But… Nanotechnology, is it toxic or not?
During last Nanotoes meeting the following question was rised: how to communicate nanotoxicology to society? It is very likely that PhD students being trained as experts on nanosafety may be asked, maybe too early. Additionally, they may be asked to explain it in two minutes, if nanoparticles are toxic or not.
Trying to contribute to ease the students from such annoying situation, I was thinking in what could be acceptable arguments for such an over-simplistic question. For that, the simplest answer would be that we are really working hard on it and that the supervisors really look bright, careful and compromised. Also one could just answer that Nanotechnology or even Nanoparticles is too large to fit inside a question. Are bacteria bad? How to feed ourselves without? In the nanorealm one ranks toxic things as blue asbestos, and safe things, as milk fatty particles, viruses and proteins. A diverting answer is to tell them that we are the canary in the coal mine. An old pre-technology sensor of firedamp (a flammable gas found in coal mines, especially methane, but also carbon dioxide and monoxide) in the coal mine. In the presence of methane or carbon monoxide, or the absence of oxygen canary was the first to fall indicating the toxic composition of air. Additionally, despite the finding of nanoparticles every remote place on earth, we have not yet produced enough nanoparticles to pollute the world, other than those pre-nanotehcnology coming from fuel burning. Far from that, it is a question of amount. Even the most used ones, as TiO2, are produced in relatively small quantities when compared to many other things we pour around us. But we, in the labs, are in close contact with it voluntarily, this is why we are the canaries, although they were not there voluntarily but caged. Additionally, we are really concerned about any deleterious and unwanted side effect that may posses. One could also say that nanoparticles where here before us and before we find them out. Even used by biology, as the magnetosomes in magnetotactic ancient bacteria, where 15-20 iron oxide and iron sulphide exquisite nanoparticles are synthesized and used as a compass to determine oxygen concentration in water. Burning a candle produces carbon nanotubes. The colour of the glasses in the old churches were already made up from oxide nanoparticles. People like this kind of stories. One should understand the importance of context (this is why the title question is so poor), medical applications under specialists surveillance is very different from making gorgeous glow-in-the-dark soap bubbles loaded of CdSe that will Cd-poison the audience as the bubbles collapse over they surprise-open mouths. A scalpel is very dangerous. Also electricity.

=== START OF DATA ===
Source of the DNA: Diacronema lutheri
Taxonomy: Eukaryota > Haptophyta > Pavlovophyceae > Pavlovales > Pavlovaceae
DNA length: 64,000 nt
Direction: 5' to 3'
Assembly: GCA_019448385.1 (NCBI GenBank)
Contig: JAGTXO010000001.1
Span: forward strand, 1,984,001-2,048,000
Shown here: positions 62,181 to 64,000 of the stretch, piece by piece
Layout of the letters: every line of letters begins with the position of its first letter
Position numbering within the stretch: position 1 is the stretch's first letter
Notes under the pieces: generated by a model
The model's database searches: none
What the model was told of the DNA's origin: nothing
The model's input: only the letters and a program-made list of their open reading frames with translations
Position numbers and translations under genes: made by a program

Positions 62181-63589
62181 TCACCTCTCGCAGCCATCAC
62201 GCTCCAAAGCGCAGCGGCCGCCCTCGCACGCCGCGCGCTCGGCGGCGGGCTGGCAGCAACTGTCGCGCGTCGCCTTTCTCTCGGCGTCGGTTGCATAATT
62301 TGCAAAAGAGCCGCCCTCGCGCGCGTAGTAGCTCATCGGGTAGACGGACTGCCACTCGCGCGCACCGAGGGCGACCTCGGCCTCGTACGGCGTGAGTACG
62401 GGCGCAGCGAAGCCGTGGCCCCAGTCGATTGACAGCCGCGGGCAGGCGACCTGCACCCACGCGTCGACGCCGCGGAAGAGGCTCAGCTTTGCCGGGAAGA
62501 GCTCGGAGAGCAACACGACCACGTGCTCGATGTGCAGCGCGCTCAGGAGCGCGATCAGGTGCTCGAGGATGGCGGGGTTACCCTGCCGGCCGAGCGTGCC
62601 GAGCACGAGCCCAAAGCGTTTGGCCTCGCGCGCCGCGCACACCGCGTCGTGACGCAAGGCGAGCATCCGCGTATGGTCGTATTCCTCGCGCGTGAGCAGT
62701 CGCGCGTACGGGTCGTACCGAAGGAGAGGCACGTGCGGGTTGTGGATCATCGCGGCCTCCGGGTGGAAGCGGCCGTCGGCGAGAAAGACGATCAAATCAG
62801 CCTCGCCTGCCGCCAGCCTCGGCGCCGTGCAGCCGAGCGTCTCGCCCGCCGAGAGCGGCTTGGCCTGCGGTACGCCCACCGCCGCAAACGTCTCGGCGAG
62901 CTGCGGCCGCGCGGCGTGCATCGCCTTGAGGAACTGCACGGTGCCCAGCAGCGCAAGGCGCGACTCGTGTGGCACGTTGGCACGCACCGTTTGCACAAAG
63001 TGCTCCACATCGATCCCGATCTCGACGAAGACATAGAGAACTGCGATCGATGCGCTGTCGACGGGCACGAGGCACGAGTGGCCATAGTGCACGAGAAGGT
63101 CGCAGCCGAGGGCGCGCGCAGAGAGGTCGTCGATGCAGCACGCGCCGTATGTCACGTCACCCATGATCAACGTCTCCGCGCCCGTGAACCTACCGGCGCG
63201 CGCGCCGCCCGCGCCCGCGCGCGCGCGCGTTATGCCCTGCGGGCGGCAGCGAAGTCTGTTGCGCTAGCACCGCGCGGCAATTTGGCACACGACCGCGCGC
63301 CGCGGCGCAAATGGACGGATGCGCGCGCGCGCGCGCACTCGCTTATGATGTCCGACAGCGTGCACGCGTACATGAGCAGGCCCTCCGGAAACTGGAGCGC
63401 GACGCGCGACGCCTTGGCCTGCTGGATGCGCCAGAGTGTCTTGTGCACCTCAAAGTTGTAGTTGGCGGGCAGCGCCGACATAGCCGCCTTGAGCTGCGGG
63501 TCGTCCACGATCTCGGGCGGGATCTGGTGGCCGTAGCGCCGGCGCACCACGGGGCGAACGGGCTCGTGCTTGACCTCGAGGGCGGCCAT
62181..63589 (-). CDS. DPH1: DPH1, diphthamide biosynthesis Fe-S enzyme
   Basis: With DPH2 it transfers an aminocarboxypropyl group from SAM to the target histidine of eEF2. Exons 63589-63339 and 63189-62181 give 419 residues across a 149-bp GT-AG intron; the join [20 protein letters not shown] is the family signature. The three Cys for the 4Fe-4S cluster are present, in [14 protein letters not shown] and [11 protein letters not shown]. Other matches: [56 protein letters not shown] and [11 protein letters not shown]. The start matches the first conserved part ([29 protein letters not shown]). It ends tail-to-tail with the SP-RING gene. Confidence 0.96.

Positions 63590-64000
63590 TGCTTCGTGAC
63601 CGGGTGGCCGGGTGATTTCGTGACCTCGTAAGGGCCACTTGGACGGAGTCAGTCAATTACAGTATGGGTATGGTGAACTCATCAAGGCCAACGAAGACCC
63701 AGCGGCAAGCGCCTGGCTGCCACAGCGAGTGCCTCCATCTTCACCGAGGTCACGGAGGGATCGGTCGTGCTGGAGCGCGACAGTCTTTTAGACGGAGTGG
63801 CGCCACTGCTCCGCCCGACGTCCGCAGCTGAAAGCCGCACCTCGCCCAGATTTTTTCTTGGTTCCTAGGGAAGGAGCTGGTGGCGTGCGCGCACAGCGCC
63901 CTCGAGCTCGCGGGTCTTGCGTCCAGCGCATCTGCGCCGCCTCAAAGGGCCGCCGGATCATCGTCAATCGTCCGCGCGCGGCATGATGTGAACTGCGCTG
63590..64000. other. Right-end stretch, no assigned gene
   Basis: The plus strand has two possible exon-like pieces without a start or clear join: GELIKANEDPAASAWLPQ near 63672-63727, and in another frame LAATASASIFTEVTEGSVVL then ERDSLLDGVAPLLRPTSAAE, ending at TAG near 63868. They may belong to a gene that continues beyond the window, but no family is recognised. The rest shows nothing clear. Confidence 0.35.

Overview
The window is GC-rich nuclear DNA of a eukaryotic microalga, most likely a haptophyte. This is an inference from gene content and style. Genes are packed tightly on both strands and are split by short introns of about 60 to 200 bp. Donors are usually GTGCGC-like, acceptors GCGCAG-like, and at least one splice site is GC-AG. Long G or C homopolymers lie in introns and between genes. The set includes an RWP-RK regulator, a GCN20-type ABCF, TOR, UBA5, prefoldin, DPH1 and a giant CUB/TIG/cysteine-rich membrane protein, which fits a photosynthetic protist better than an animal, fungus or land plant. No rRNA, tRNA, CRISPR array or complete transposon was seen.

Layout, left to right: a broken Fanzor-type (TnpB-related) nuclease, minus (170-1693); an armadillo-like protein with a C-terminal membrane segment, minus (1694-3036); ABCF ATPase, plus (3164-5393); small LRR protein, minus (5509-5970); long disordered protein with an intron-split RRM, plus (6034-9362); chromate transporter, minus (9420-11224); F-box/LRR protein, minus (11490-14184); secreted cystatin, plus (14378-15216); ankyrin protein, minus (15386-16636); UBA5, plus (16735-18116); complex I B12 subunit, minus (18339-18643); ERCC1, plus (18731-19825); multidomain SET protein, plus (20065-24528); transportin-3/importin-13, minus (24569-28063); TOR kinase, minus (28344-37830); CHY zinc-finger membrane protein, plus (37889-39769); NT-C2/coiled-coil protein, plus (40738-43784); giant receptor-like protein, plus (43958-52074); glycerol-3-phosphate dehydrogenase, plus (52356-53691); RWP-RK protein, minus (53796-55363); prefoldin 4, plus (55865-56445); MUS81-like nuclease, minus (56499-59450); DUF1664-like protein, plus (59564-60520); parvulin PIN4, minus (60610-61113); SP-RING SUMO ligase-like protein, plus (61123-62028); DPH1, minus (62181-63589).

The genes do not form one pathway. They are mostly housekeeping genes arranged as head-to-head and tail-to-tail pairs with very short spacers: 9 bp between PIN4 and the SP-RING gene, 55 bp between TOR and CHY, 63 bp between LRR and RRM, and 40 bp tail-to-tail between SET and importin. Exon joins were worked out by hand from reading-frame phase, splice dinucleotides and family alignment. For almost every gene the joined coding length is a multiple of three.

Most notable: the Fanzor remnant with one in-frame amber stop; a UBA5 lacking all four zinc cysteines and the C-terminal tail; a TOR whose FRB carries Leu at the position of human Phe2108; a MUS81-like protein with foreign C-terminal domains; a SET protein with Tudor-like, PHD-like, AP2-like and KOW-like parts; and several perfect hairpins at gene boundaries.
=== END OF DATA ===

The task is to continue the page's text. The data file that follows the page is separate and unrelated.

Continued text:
It may be important to say that initial testing did not found a special unexpected toxicity of nanoparticles beyond expectable predictions from well documented toxicology, with special mention of asbestosis and air pollution toxicology and metal poisoning. Off course laws of physics where confirmed with the baguette and the piano effects. In the first, a mice suffocated after instillation of a massive amount of hydrophobic CNTs in its trachea. The conclusion was that hydrophobic things do not disperse well in living bodies. The analogy would be that a French baguette is not toxic but inserted in the trachea may pose real challenges for respiration. Similarly, a piano is not toxic unless it fells on top of you from above. As when NPs are unstable and aggregate forming microparticles larger than cells themselves burying them. Or reverse, the colour of the particles masking the colour signals coming from cells hided the hundred per cent toxicity in in vitro tests. All this accumulated knowledge and new to come will in principle open a window of opportunity for the safe and responsible use of nanotechnology. Now we face the difficult task to determine subtle -but critical- effects that escape the initial screening performed mainly in models relatively close to real cases, or prolonged exposure studies (accumulation, memory…) or long term unwanted effects. I also think that we are still in time of propose ways to use nanoparticles safely, first in a few cases that will help us to categorize risk of nanoparticles in a more extense way. Finally, to journalists and the general public, I would also requiere their committment to make an effort and understand what is nanotechnology and nanoparticles, so they, so curious and concerned, can meaningfully participate in the open governance of nanotechnologies in society.